Let's toast to life together with Luca Badoer: Champion of four wheels

For a Racing Driver speed is not a challenge, it's normal

The Veneto region has never been famous for four-wheeled competitions, rather it is better known for its off road motorcycling on these beautiful hills. However, many racing drivers were born here: «It’s a land of excellent rally drivers: Micky Biasion - two-time world Champion - is from Bassano del Grappa; Riccardo Patrese - 256 Grand Prix raced - was born in Padova”, points out Luca Badoer. While Mr. Patrese raced British cars (like Brabham and Williams) his whole career, Mr. Badoer devoted his life to the Prancing Horse.

 You are well known for being a Ferrari test driver. Perhaps, you are the first example of a test driver becoming popular. Did you ever wonder why?

Throughout the years I made my role - which didn’t exist before - evolve to its utmost expression. In Ferrari we used to make tests like no other: on average, we raced 35.000 km per year. It was a unique period, not only for the achievements, but because we owned the best chefs, the best tyre team, engineers and Formula One drivers. My role became increasingly important, because it had started to be recognised by people, and because we are talking about Ferrari. Schumacher was like a brother to me; I managed to earn his trust; he would thank me and agree on everything I said.

You lived the generation of phenomenal drivers. What episode is the most vivid in your mind?

Two episodes: the first was during the Italian championship final race; I started from the 14th position - due to an accident - but managed to be in the lead after 18, 20 laps and to win the race. The second episode was in 1992, during the first season of Formula 3000 - before I started racing in Formula 1: I won the championship with four pole-positions and five winning races. This led me to debut in Formula 1 Season.

That was a turning point.

In terms of performance, the Formula 1 wasn’t far away, but racing back then was much harder because there was no electronics, no power steering and cars were much heavier. Phisically, to me it was a trauma, so I started training even harder.

Is it really so tiring to race?

From an athletic point of view, it’s the most tiring sport: no marathon or bike ride can compete. You are on the edge for so long, with lateral Gs requiring a sustained effort. Those cars are like 4-wheel planes and - on top of that -  you need to stay focused as much as possible, to achieve results. The strongest memory from F1? There’s not just one, it’s a mix of incredible memories: in 10-12 years in Ferrari I lived many extraordinary experiences. Above all, I treasure the moment when I was called by the Prancing Horse.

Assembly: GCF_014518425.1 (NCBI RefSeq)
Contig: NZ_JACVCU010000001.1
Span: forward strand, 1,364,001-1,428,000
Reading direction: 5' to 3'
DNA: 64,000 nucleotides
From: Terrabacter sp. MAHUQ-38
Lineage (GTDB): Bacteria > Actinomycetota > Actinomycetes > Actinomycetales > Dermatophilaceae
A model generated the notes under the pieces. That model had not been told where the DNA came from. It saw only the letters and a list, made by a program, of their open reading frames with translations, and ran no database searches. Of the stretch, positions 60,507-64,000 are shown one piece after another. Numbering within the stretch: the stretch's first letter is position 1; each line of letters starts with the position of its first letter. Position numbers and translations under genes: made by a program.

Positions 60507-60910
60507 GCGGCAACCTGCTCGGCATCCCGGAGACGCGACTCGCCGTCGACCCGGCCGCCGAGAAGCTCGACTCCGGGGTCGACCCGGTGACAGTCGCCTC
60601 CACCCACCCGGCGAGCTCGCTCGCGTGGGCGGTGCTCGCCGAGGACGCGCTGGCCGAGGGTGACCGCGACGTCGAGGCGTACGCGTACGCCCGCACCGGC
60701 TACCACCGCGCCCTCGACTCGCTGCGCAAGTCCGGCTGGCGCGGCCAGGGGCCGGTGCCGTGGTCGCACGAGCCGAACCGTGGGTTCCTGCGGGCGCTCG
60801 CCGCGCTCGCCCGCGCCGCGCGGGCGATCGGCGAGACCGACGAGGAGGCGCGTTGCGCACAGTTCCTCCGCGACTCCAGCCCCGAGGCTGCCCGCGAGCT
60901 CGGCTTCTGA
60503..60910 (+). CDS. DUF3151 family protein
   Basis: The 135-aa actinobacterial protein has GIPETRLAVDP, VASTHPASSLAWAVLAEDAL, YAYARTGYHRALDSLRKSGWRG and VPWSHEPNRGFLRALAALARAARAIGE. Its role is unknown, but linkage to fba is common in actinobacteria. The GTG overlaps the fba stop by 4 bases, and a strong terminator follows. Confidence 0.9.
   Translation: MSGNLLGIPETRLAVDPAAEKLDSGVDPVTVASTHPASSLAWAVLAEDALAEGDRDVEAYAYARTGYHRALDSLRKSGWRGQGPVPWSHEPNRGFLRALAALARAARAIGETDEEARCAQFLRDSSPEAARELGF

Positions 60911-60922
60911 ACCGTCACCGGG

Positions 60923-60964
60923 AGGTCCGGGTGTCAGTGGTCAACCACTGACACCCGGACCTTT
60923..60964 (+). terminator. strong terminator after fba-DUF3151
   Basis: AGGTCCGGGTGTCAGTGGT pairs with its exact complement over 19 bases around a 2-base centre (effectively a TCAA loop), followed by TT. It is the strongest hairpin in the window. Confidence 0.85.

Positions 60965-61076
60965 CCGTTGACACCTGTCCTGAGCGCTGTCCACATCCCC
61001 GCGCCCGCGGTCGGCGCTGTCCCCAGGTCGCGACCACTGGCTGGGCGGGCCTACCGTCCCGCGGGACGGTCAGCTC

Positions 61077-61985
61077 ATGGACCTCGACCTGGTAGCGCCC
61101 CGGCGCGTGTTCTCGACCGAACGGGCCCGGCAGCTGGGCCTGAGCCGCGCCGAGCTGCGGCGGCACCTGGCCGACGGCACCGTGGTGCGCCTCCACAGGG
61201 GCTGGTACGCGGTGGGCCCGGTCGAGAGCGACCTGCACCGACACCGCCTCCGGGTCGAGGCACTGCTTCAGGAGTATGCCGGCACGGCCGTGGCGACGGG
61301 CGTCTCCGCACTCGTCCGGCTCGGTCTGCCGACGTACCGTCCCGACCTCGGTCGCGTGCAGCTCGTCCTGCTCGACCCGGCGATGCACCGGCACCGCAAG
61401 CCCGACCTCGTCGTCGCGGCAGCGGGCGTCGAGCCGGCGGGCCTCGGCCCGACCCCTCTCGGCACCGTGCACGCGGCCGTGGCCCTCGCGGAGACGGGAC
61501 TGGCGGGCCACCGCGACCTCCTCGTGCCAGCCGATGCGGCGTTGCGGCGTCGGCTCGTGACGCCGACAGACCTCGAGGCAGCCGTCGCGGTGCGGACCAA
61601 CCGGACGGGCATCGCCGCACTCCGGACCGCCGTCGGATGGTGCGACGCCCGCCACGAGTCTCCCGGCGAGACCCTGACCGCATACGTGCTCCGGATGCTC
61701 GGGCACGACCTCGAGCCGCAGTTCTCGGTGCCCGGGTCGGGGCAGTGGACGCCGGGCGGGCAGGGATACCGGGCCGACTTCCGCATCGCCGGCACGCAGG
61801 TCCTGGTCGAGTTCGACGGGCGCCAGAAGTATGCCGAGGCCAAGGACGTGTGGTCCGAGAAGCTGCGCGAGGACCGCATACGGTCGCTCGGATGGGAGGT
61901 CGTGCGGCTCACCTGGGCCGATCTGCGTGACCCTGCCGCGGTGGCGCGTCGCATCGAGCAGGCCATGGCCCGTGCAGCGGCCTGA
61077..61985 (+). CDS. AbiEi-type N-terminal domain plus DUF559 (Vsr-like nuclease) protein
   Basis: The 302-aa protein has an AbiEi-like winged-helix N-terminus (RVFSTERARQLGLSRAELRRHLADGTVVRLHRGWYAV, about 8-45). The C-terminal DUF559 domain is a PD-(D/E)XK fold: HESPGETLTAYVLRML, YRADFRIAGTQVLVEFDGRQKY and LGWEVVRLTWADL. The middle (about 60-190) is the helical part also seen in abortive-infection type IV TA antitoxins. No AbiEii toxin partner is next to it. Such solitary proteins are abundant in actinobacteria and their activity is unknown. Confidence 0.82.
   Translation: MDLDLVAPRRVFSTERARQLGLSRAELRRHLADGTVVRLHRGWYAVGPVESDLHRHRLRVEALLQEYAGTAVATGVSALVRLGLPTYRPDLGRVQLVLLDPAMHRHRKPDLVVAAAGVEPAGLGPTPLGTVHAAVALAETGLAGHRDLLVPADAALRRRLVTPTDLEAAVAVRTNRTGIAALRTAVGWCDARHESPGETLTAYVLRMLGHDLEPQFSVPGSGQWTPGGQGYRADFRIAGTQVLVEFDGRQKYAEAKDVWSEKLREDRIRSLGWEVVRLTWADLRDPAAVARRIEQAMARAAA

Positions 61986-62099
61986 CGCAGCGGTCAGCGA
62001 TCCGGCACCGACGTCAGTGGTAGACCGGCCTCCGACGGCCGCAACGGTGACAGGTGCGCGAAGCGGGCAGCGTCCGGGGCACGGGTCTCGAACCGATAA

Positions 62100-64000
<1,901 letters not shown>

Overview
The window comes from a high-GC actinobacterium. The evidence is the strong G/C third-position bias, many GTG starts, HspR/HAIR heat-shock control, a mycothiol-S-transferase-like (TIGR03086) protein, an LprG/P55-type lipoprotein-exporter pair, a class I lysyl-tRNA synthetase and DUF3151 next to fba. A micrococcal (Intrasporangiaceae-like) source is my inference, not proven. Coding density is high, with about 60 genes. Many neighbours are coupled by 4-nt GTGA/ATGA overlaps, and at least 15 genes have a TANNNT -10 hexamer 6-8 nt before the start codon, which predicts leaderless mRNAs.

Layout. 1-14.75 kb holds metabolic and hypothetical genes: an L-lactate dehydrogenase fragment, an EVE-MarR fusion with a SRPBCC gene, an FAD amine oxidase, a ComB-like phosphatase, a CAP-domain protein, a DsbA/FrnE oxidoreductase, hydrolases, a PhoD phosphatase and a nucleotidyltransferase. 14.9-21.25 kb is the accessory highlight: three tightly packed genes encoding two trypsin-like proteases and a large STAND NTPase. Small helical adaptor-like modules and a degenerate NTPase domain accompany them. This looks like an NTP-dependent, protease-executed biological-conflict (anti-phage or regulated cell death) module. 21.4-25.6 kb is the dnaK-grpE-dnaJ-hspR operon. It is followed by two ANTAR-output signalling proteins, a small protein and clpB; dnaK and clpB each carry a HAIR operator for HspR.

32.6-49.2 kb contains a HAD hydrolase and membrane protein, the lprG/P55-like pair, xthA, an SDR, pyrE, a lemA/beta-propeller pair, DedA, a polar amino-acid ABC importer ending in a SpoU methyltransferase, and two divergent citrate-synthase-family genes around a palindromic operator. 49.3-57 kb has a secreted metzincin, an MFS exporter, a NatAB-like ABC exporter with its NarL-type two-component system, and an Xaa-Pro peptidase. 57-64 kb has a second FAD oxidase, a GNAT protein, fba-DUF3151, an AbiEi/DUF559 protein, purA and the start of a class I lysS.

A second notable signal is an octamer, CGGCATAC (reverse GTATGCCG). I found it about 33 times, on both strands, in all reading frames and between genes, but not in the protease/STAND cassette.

What is speed for a racing driver? Is it a challenge, a thrill, or an enemy?

“Speed doesn’t matter”, used to say Schumi. It’s not a challenge, you get there gradually and when you are in F1 it becomes normal. There’s a point when racing at 350-370 km/h is like driving a scooter.

Your life doesn’t end in the circuit. What is Luca Badoer second life?

Going from circuit to window frames has been a written path. After the racing career I was bound to work in the family company. The construction industry has been suffering, but we defend ourselves just fine. We are a dynamic company, where I need to focus on my goals, like I did in F1. Having lived in an extreme environment has kept me grounded and helped me me reaching my goals despite the sacrifice. This is how sport works too.

You had the chance to uncork a lot of magnum bottles already; what is your hope for the near future, that you would like to toast to?

My son Brando. He’s thirtheen years old and kart is his biggest passion. I don’t want to push him too hard, but I’d be happy to uncork a bottle for an important win.

Compare (0 items)
Please login first

Your cart

Your cart is empty